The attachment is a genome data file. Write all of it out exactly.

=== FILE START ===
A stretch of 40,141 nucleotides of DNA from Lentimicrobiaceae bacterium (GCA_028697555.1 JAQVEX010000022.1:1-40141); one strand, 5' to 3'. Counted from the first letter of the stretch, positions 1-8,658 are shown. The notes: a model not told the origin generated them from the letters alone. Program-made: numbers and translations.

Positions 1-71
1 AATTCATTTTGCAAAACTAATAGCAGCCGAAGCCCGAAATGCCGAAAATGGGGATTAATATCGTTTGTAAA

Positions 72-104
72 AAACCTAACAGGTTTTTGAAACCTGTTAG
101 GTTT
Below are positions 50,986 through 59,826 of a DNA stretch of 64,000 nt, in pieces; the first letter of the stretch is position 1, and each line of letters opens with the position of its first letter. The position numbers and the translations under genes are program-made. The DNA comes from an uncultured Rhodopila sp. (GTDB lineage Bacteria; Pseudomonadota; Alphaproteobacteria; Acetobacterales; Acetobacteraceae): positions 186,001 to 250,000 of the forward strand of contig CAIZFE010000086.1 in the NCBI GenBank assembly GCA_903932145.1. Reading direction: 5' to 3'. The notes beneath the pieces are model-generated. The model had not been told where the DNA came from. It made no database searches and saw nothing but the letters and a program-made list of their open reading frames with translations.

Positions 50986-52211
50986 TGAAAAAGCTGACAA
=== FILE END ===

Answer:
A stretch of 40,141 nucleotides of DNA from Lentimicrobiaceae bacterium (GCA_028697555.1 JAQVEX010000022.1:1-40141); one strand, 5' to 3'. Counted from the first letter of the stretch, positions 1-8,658 are shown. The notes: a model not told the origin generated them from the letters alone. Program-made: numbers and translations.

Positions 1-71
1 AATTCATTTTGCAAAACTAATAGCAGCCGAAGCCCGAAATGCCGAAAATGGGGATTAATATCGTTTGTAAA

Positions 72-104
72 AAACCTAACAGGTTTTTGAAACCTGTTAG
101 GTTT
Below are positions 50,986 through 59,826 of a DNA stretch of 64,000 nt, in pieces; the first letter of the stretch is position 1, and each line of letters opens with the position of its first letter. The position numbers and the translations under genes are program-made. The DNA comes from an uncultured Rhodopila sp. (GTDB lineage Bacteria; Pseudomonadota; Alphaproteobacteria; Acetobacterales; Acetobacteraceae): positions 186,001 to 250,000 of the forward strand of contig CAIZFE010000086.1 in the NCBI GenBank assembly GCA_903932145.1. Reading direction: 5' to 3'. The notes beneath the pieces are model-generated. The model had not been told where the DNA came from. It made no database searches and saw nothing but the letters and a program-made list of their open reading frames with translations.

Positions 50986-52211
50986 TGAAAAAGCTGACAA